Without a doubt my favorite puzzle from this year’s tournament, Puzzle 4 hid its theme in its cluing rather than a series of themed entries. (One entry in the center hinted at the clever cluing construction). Instead, the words ONE, TWO, and THREE were missing from sequential clues, providing a hidden one-two-three count for the puzzle’s titular waltz.
For instance, 36-Across clued TRUMP as “Up,” 37-Across clued BIKINI as “Piece, say,” and 38-Across clued TITLES as “Peat makeup.” As you’d expect, those clues make much more sense when you add the hidden one-two-three: One-up = TRUMP; Two-piece, say = BIKINI; Threepeat makeup = TITLES.
None of the clues feel forced at all, and the fun fill of the grid allowed for a lot of interesting grid entries, like OH C’MON, TRUST ME, ART THIEF, T-REX, and FEMINIST.
My favorite clues were “Cafeteria trays, sometimes” for SLEDS, “Had a few spare moments, perhaps?” for BOWLED, and “High point on a mattress?” for CLIMAX (especially when “Low point on a mattress” for SAG was the previous clue).
[Image courtesy of Celebrity Radio DJs.com.]
Puzzle 5: Group Dance by the Indie 500 Team
For the penultimate puzzle, all of the organizers collaborated on a puzzle that utilized all of the previous themes, as well as having its own twist: two different hidden links. (The circled letters in the theme entries all spell out words that can follow the word WATER, as in WATERLOO or WATERSPOUT, while the shaded words can all follow the phrase LET IT, as in LET IT GO or LET IT RIDE.)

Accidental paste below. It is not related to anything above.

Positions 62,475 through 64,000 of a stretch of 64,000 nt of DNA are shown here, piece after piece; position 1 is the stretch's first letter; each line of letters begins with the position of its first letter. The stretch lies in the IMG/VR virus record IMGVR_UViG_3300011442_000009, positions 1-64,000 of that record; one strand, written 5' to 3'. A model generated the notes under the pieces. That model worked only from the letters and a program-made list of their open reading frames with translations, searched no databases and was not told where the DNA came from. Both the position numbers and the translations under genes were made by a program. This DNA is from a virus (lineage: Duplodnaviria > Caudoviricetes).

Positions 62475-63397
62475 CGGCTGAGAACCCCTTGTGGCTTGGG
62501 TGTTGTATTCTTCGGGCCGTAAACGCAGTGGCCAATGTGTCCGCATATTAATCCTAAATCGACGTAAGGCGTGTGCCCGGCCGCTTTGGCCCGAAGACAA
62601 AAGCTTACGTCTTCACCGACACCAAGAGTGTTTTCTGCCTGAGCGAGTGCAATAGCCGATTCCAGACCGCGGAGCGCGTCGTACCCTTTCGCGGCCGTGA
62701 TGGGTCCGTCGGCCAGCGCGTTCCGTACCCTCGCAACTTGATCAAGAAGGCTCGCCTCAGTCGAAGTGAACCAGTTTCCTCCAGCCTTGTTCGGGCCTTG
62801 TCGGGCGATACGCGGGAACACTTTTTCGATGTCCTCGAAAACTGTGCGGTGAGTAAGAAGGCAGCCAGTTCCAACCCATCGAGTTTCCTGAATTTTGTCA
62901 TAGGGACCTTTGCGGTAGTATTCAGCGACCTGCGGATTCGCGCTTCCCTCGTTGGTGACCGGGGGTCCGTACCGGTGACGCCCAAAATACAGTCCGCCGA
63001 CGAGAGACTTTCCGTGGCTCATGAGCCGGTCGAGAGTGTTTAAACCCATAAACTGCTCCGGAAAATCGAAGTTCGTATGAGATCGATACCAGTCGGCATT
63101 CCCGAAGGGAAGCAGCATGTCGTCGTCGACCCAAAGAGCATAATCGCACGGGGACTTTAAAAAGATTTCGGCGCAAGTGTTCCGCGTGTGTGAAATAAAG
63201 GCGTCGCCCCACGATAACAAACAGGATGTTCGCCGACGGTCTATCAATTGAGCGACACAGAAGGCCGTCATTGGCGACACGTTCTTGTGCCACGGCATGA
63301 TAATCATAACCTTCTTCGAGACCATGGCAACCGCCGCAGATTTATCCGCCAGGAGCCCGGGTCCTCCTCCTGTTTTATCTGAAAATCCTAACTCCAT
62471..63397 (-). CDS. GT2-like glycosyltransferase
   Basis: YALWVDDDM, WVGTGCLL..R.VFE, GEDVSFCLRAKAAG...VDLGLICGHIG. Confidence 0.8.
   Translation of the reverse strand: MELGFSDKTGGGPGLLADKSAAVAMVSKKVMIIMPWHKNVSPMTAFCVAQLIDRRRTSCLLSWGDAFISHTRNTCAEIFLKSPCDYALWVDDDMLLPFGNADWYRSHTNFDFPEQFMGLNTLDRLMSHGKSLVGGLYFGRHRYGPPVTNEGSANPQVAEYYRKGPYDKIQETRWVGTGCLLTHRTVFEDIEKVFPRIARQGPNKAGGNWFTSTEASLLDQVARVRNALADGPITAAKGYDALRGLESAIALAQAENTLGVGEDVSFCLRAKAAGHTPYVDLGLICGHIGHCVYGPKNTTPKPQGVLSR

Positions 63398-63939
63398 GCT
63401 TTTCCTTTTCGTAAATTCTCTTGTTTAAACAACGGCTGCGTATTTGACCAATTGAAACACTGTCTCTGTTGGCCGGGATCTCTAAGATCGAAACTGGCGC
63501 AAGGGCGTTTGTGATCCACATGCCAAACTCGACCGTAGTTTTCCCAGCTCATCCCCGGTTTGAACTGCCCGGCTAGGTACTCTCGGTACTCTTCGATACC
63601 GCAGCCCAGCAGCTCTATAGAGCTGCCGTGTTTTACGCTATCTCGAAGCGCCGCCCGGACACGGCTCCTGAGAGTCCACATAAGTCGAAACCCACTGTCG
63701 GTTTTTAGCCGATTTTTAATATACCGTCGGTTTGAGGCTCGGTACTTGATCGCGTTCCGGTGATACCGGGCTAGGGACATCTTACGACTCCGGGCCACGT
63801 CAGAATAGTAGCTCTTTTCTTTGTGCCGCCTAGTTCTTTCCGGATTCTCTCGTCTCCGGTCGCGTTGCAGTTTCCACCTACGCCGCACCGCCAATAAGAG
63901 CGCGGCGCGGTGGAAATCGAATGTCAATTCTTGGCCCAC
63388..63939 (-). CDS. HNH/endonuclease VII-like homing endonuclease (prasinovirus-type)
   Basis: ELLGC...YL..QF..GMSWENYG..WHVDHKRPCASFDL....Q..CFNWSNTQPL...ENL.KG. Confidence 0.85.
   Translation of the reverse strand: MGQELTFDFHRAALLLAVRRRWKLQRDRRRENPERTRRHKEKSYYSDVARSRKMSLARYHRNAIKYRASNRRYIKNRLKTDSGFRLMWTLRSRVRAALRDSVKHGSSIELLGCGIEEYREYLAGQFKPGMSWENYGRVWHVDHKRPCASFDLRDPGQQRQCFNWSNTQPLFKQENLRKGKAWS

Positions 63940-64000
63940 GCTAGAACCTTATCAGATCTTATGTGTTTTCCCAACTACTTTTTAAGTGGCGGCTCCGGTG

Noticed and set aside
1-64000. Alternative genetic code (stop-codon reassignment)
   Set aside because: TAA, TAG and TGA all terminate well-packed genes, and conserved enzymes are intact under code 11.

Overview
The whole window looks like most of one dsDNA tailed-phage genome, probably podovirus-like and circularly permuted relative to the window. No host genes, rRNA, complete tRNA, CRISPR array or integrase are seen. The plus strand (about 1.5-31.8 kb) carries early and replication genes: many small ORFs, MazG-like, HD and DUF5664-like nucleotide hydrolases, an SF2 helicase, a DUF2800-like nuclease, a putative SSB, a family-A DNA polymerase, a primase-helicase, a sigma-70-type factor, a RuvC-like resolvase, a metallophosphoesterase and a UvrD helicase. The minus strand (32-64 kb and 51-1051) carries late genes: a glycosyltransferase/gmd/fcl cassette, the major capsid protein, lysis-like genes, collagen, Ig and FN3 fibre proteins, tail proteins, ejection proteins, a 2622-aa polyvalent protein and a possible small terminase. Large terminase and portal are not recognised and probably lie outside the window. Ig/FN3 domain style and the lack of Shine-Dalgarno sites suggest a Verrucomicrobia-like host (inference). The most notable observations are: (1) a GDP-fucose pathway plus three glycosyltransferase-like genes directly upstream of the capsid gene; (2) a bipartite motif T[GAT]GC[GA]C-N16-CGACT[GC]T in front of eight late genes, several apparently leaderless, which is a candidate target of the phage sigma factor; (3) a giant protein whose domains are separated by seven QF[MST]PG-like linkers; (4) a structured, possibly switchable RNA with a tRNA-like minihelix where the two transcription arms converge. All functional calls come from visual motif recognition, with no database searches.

It’s an impressive way to tie all of the puzzles together and include the voices of all of the collaborators. (The clues themselves are even credited to different speakers.)
With interesting grid entries like PIT STAINS, EWOK, and NEAR YOU (along with some odd ones, like TEA BARS and SALARY LIMIT), the puzzle was challenging without being daunting or unfair.
My favorite clues were “Gatorade showers?” for ADS and “Really, really, really not look forward to” for DREAD.
[Say, since we’re talking crosswords, have you checked out the Penny Dell
Crosswords App for both iOS and Android devices? /shameless plug.]
Puzzle 6: The Dance-Off by Angela Olsen Halsted and Kameron Austin Collins
The closing puzzle of the tournament was offered in two difficulty levels: the Inside Track (designated for solvers who finished in the top 25% of the field in a crossword tournament with published standings in the past 5 years) and the Outside Track (designated for everyone else). I opted for the Inside Track, then looked over the cluing for the Outside Track.
This themeless closer was the toughest puzzle of the day, as you might expect, with tough, conversational entries like OH COME NOW and IT’S SO EASY all over. But, despite the many long entries and tight construction, there was very little crosswordese or obscurity to throw you off-track. It’s a great grid with some brutal cluing.
My favorite grid entry was easily MWAHAHAHA, though SILENT A and HOT DAMN were close runners-up, and my favorite clue was “Person who tunes in on Sundays and sees a bunch of spoilers” for NASCAR FAN. Great stuff.
Overall, I thought this year’s Indie 500 was more accessible than last year’s, an engaging and worthy series of puzzles to delight and challenge solvers in equal measure. The prom theme was brilliantly executed, and the cluing surpassed last year in both cleverness and style.
I look forward to its return next year, and hopefully some of you will join me in accepting the Indie 500 challenge!